Catholic virtual charter school lawsuit
Clockwise from top left: Erin Brewer, Melissa Abdo, Krystal Bonsall, Leslie Briggs, Brenda Lené, Erika Wright, Lori Walke, Mitch Randall, Bruce Prescott and Michele Medley are all part of a lawsuit filed Monday, July 31, 2023, opposing the newly authorized St. Isidore of Seville Catholic Virtual School. (Provided)

A group of 10 plaintiffs including faith leaders, public school parents and the Oklahoma Parent Legislative Action Committee filed a lawsuit today seeking to invalidate the Statewide Virtual Charter School Board’s June decision to authorize a Catholic virtual charter school, which would become the first religiously affiliated public school in America.

Filed in Oklahoma County District Court, the lawsuit names the SVCSB, its members, the Oklahoma State Department of Education, State Superintendent of Public Instruction Ryan Walters and St. Isidore of Seville Catholic Virtual School as defendants.

The 10 plaintiffs are represented by a number of lawyers with national organizations, including Americans United for Separation of Church and State, the American Civil Liberties Union, Education Law Center and Freedom From Religion Foundation. Oklahoma-based law firm Odom & Sparks PLLC and attorney J. Douglas Mann are also representing the plaintiffs.

“A religious public charter school betrays our country’s promises of church-state separation and inclusive public education,” Rachel Laser, president and CEO of Americans United, said in a virtual press conference Monday. “We’re bringing today’s lawsuit to protect the religious freedom of Oklahoma public school families and taxpayers and to stop Christian nationalists from taking over our public schools across the nation. Religious public charter schools are one piece of a larger Christian nationalist agenda to infuse Christianity into public schools.”

According to biographies provided by Laser’s organization, plaintiffs include:

  • Melissa Abdo, a Catholic resident of Tulsa County and a current member of both the Jenks Public Schools Board of Education and the Board of Directors of the Oklahoma State School Boards Association;
  • Krystal Bonsall, a McClain County parent;
  • Leslie Briggs, the legal director of Oklahoma Appleseed Center for Law and Justice and a queer parent of a child who will enter public school next year;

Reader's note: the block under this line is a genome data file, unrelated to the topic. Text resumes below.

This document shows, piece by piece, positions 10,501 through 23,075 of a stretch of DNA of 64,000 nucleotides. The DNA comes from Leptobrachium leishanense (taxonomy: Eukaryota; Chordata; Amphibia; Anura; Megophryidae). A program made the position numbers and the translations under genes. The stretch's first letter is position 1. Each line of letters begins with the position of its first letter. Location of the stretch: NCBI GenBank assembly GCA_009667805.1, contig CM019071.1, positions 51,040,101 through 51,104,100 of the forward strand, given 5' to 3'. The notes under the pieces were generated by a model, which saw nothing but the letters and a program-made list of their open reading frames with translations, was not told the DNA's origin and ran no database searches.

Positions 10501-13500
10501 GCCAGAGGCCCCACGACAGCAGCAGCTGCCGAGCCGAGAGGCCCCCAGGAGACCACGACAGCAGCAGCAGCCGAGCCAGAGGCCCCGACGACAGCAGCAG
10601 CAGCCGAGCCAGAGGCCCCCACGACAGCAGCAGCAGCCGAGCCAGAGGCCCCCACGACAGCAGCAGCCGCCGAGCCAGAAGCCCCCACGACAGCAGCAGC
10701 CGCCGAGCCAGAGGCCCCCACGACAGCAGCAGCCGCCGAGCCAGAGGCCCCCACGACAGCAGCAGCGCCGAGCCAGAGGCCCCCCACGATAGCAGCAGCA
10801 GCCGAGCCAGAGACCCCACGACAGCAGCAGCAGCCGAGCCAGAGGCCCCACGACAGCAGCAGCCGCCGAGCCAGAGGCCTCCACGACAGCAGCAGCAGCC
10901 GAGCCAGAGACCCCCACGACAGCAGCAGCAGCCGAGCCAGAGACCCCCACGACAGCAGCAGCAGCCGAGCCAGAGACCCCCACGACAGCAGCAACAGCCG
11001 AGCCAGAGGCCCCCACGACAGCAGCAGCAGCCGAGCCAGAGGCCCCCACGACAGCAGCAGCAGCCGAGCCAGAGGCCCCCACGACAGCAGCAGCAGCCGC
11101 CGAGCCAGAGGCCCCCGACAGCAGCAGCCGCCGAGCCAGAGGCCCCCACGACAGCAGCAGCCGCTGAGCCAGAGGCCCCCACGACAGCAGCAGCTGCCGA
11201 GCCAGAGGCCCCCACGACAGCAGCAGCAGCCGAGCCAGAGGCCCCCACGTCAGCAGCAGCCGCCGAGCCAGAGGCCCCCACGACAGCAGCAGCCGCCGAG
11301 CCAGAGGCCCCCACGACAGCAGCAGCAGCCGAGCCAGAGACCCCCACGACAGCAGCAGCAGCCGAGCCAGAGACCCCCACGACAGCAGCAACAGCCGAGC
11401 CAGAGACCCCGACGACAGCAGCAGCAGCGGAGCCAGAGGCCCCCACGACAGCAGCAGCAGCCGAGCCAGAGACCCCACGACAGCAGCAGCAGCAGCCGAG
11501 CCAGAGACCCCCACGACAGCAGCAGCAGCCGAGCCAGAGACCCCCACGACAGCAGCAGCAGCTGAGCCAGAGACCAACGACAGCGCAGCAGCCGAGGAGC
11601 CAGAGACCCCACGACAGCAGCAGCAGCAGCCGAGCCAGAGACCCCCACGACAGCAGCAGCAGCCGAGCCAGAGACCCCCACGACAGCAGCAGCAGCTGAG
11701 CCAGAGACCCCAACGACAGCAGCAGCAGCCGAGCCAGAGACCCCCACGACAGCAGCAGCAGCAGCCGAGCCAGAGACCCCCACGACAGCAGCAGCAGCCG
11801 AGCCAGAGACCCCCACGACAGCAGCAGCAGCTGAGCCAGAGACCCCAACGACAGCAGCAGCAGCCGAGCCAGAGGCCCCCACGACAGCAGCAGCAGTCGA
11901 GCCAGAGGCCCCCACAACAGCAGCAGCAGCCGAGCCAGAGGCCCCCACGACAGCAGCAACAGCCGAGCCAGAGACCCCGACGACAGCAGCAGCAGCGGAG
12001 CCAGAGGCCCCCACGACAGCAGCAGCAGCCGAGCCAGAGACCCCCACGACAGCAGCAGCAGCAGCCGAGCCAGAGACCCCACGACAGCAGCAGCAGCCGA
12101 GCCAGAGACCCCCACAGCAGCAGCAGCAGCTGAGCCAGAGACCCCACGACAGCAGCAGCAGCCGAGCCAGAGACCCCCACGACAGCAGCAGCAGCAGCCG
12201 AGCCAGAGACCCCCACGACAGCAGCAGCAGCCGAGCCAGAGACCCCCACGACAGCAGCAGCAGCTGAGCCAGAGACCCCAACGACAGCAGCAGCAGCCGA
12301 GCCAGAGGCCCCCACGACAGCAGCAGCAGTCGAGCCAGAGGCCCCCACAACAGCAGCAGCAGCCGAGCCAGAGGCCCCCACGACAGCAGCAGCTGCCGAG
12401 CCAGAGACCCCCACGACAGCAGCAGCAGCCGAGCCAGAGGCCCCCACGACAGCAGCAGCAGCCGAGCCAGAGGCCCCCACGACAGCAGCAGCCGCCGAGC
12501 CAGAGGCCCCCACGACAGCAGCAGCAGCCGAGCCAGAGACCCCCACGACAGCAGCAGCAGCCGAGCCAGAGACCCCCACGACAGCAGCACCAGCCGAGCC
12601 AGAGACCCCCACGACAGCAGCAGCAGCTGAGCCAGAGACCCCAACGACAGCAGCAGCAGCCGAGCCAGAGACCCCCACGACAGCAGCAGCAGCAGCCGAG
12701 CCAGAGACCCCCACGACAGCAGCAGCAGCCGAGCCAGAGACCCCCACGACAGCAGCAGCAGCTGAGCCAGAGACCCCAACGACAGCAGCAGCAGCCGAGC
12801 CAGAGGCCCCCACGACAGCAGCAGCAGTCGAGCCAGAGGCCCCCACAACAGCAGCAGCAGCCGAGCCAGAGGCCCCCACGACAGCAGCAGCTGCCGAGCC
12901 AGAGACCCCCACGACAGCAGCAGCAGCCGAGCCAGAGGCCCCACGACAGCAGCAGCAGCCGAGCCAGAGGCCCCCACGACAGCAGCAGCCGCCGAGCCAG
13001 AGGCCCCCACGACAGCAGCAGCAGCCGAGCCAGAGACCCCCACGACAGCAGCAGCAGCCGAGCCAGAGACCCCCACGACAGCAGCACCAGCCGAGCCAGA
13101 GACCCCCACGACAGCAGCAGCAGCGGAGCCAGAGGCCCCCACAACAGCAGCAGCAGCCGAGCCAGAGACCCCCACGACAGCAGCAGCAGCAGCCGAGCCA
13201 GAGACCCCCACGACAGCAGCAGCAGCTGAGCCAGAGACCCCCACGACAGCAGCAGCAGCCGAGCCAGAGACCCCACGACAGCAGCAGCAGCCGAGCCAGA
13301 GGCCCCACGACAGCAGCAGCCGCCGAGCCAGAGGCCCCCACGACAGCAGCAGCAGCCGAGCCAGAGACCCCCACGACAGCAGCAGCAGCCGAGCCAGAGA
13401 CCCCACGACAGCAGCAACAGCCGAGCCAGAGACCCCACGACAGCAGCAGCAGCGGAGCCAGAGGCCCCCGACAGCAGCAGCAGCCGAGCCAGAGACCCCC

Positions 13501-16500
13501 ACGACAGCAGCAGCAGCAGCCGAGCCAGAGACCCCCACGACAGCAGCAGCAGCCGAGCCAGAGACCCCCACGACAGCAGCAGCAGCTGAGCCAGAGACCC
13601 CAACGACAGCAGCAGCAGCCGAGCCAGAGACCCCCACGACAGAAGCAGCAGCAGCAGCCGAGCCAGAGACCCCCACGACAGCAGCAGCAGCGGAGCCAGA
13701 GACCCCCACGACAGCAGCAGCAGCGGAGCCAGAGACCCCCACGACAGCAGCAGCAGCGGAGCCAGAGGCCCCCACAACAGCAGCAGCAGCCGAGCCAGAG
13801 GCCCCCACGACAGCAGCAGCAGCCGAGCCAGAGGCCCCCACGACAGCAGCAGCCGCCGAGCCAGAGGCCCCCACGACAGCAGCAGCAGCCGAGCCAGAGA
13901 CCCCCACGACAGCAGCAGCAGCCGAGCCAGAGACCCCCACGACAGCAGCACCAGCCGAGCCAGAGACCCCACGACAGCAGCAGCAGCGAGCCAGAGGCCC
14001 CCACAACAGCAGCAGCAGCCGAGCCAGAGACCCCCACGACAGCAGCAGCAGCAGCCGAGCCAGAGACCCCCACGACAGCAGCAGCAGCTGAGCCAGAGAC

• Brenda Lené, the founder and operator of the Facebook group Oklahoma Education Needs/Donations and a Logan County public school parent;
  • Michele Medley, a parent and advocate for students with disabilities;
  • Bruce Prescott, a retired Baptist minister who served as executive director of Mainstream Oklahoma Baptists;
  • The Rev. Mitch Randall, the CEO of Good Faith Media, a former pastor of NorthHaven Church in Norman and the executive director of the Baptist Center for Ethics;
  • The Rev. Lori Walke, a senior minister of Mayflower Congregational United Church of Christ;
  • Erika Wright, founder and leader of the Oklahoma Rural Schools Coalition and former member of the Noble Public Schools Board of Education; and

A statewide organization with numerous local chapters dedicated to connecting public school parents with state and local political bodies, OKPLAC is the lead plaintiff in the lawsuit. OKPLAC Vice Chairwoman Erin Brewer said in the press conference that the question of authorizing a Catholic charter school is an issue for all Oklahoma taxpayers.

“No parent or taxpayer should be forced to fund someone else’s religion,” Brewer said. “There is no place in the state of Oklahoma for a religious, exclusionary school funded by tax dollars.”

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‘God has not gone anywhere’

catholic school legal counsel, Alliance Defending Freedom
Statewide Virtual Charter School Board Chairman Robert Franklin, right, speaks to board members during a meeting on Monday, July 24, 2023. (Bennett Brinkman)